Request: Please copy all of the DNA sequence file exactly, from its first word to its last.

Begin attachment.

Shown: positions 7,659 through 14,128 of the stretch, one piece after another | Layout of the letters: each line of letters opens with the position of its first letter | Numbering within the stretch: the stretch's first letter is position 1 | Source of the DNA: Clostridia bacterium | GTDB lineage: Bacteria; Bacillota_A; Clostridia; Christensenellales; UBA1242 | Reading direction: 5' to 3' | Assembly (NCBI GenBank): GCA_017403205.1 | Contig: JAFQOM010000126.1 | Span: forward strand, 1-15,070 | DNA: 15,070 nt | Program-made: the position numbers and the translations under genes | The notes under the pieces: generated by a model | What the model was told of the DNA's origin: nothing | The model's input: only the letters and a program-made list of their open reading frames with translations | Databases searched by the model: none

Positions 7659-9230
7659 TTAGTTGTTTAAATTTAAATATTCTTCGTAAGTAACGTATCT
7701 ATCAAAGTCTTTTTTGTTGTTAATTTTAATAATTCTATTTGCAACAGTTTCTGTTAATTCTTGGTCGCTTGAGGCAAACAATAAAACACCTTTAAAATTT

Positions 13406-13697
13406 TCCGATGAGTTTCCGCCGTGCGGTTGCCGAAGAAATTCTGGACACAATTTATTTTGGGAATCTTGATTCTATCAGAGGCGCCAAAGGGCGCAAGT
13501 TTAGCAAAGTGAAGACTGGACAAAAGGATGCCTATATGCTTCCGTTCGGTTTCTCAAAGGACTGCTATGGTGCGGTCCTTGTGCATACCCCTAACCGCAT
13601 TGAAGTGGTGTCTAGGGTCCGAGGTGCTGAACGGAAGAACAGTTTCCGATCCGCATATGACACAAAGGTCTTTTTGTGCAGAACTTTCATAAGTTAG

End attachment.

Shown: positions 7,659 through 14,128 of the stretch, one piece after another | Layout of the letters: each line of letters opens with the position of its first letter | Numbering within the stretch: the stretch's first letter is position 1 | Source of the DNA: Clostridia bacterium | GTDB lineage: Bacteria; Bacillota_A; Clostridia; Christensenellales; UBA1242 | Reading direction: 5' to 3' | Assembly (NCBI GenBank): GCA_017403205.1 | Contig: JAFQOM010000126.1 | Span: forward strand, 1-15,070 | DNA: 15,070 nt | Program-made: the position numbers and the translations under genes | The notes under the pieces: generated by a model | What the model was told of the DNA's origin: nothing | The model's input: only the letters and a program-made list of their open reading frames with translations | Databases searched by the model: none

Positions 7659-9230
7659 TTAGTTGTTTAAATTTAAATATTCTTCGTAAGTAACGTATCT
7701 ATCAAAGTCTTTTTTGTTGTTAATTTTAATAATTCTATTTGCAACAGTTTCTGTTAATTCTTGGTCGCTTGAGGCAAACAATAAAACACCTTTAAAATTT

Positions 13406-13697
13406 TCCGATGAGTTTCCGCCGTGCGGTTGCCGAAGAAATTCTGGACACAATTTATTTTGGGAATCTTGATTCTATCAGAGGCGCCAAAGGGCGCAAGT
13501 TTAGCAAAGTGAAGACTGGACAAAAGGATGCCTATATGCTTCCGTTCGGTTTCTCAAAGGACTGCTATGGTGCGGTCCTTGTGCATACCCCTAACCGCAT
13601 TGAAGTGGTGTCTAGGGTCCGAGGTGCTGAACGGAAGAACAGTTTCCGATCCGCATATGACACAAAGGTCTTTTTGTGCAGAACTTTCATAAGTTAG